Unique Swimming Methods at The Race Club

Keep Your Elbows Pointing Forward

Teaching swimming technique is very interesting. Every client we have at The Race Club is different. Some learn easily. Some don’t. For those that struggle more with adapting to changes in technique or stroke mechanics, we find that our success often depends on taking a different approach or by using a different description or drill. A concept that is easily grasped by one swimmer may be completely incomprehensible to another. Our methodology in swim camps and private sessions gets down to the bottom of what each swimmer needs. Teaching the correct pulling motion in freestyle is a good example of this challenge.

For every event, other than the 50-meter sprint, the pulling motion of elite freestylers is strikingly similar. We often refer to that correct motion as the high elbow pull. Some call it early vertical forearm. I have written extensively about why it works, but that does not make it any easier to learn. There is really nothing very natural or intuitive about this motion. Some would consider it downright awkward. It requires flexibility. It diminishes propulsion to some extent. Yet it may be the single most important change a swimmer can make in improving freestyle technique.

Of all of the freestyle pulling motions we see with our Race Club clients, I categorize them into four different techniques; the out sweep, the in sweep, the deep pull and the high elbow pull. Excluding the 50 sprinters, I would say that upwards of 95% of our clients manage to find one of the three wrong pulling techniques. Very few learn the correct high elbow pull without some help.

Through years of teaching, we have developed three of our favorite drills for teaching this high elbow pulling motion. Yet, even after spending a great deal of time and effort using these drills on this one important technique, many still don’t get it right. So we are always searching for new ways to teach an old subject.

Recently, I was working with one of our clients who struggled to pull correctly, so I decided to give her some advice that I had never given before.

“Once your arm enters the water,” I started, “initiate the pull with the hand and the forearm, but keep your elbow pointing forward, toward the end of the pool for as long as you can…in the direction you are swimming.”

Presto, she got it. It made perfect sense. Suddenly, her upper arms, the cause of most of the frontal drag during the pull, were less in harm’s way. They weren’t sticking out so far. She felt like she was slipping through the water. Not surprisingly, she was swimming faster.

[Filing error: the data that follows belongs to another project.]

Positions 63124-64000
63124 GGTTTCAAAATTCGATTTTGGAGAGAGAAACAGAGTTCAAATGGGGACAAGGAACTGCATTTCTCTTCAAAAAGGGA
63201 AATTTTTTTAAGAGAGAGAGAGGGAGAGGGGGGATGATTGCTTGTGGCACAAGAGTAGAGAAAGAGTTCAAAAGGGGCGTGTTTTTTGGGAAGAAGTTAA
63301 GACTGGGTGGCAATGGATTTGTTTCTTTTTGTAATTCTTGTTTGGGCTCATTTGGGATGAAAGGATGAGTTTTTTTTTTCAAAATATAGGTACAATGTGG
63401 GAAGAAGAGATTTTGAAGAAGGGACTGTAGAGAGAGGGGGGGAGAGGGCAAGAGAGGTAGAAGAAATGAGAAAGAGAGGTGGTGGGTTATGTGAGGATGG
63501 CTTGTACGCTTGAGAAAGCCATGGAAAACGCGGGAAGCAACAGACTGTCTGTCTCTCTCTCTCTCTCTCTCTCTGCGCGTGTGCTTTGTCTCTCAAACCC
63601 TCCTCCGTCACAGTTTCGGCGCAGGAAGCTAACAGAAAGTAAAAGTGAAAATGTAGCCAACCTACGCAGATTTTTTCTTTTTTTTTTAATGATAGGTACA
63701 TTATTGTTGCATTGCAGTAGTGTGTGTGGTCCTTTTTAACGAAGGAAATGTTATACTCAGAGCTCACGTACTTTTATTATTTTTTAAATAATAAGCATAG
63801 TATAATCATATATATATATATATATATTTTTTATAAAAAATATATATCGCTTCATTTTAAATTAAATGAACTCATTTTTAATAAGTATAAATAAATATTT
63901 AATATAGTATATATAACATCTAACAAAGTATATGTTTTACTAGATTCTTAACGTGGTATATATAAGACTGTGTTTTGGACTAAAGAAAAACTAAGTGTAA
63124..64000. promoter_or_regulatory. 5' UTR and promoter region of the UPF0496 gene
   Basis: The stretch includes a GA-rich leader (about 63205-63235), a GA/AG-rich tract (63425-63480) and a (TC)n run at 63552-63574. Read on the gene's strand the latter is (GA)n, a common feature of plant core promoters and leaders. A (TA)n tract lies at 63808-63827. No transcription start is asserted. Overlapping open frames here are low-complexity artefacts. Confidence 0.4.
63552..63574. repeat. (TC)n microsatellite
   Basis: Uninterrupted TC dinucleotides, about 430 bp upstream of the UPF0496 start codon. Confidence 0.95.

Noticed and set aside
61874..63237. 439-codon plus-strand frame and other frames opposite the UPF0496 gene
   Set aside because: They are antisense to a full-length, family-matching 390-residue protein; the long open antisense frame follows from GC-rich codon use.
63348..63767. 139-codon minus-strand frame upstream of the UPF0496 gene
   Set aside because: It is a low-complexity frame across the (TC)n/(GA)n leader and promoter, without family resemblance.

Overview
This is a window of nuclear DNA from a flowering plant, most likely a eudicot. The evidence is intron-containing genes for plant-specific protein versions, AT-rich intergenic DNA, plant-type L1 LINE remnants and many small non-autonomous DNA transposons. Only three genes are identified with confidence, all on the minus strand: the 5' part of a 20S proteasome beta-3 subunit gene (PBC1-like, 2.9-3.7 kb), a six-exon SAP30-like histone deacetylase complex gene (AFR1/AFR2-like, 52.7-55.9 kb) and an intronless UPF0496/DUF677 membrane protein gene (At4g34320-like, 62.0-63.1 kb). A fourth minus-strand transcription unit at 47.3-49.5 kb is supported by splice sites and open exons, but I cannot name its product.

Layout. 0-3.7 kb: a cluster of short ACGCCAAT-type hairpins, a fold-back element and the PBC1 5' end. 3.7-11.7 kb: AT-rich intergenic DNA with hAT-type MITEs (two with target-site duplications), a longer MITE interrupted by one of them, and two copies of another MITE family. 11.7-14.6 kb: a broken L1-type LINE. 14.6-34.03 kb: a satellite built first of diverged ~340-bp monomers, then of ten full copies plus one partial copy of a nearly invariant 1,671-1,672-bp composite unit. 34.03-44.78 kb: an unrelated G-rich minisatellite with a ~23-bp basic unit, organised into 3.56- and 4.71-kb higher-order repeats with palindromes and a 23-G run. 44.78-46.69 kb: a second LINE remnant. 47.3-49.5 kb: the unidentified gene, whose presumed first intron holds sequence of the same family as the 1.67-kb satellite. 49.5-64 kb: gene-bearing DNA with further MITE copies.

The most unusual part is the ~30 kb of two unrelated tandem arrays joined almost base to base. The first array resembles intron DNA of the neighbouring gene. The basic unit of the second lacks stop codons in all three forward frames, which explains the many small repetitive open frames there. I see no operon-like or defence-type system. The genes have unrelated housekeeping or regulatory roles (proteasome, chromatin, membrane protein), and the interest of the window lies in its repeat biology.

So now, when swimmers are challenged by the high elbow pull in freestyle or the correct pull in backstroke, I simply tell them to keep their elbows pointed toward the end of the pool for as long as they can. For many, it really helps them with both freestyle and backstroke pulling technique.

Sometimes, old dogs like me can learn new tricks.

Yours in swimming,

Gary Sr.

 

9 Responses to Unique Swimming Methods at The Race Club

  1. Chris Boensel

    Gary,

    Thank you for this great information. Great visual queue to use. Is there a video that is available that shows this? It would go a long way to helping the swimmers I am coaching.

    Thank you,

    Chris

     
    • garyhallsr

      Hi Chris,

      We just completed a photo shoot last week for our next series of swimisodes. There are some beautiful examples of high elbow pulls from both Olympians and campers. Stay tuned as we launch the next series starting this summer.

       
  2. Ted Newill

    Hi Gary,
    This old dog will try this new trick tomorrow.
    Thx!
    Ted

     
  3. chris eidsvik

    Thx for this great tip. I tried it today and it works very well for me. I have been initiating the pull too early and struggling with it for some time. As a result of early invitation my body position is forced too high in front, bum too low at back. This resolved it, plus I now have a benchmark to monitor when swimming long distances if I feel I am slowing down or getting passed by others.

    Thx again, great tip. It works very well for me.

     
  4. Bharadwaj

    Sir – Got quite confused here. How can the elbow point in the direction of the swim. It can, at best, be pointing 90 degree to the right or left (depending on the arm you are using to pull). I guess, I have got something grossly wrong here

     
    • garyhallsr

      No you are correct. We cannot keep the elbow pointing directly forward during the pulling motion with the hand and forearm. But by internally rotating the shoulder and maintaining a high elbow position in the water, we can keep it closer to our line of motion than by pulling deep or dropping the elbow. This position will reduce frontal drag significantly, enabling you to swim faster with less propulsion. Hope this helps.

       
  5. Kelly Nix

    Gary, I love this note. It was an ah ha moment for me. I have been trying to work on the high elbow for my left arm, my weak link. I have been using a paddle on the left to try to get the feel of the high elbow and the catch with the hand and the forearm. The right does it automatically but the left side feels foreign. The paddle gives me a sense that I am catching and pulling the water not sliding my hand through it. Will the one paddle technique cause any problems?

     
    • Gary Hall Sr

      Not at all. The paddle does help a swimmer with the high elbow pull and if you are struggling on one side only, it is perfectly fine to use the paddle on one hand.

       
  6. Gary Hall Sr

    Not at all. The paddle does help a swimmer with the high elbow pull and if you are struggling on one side only, it is perfectly fine to use the paddle on one hand.

     

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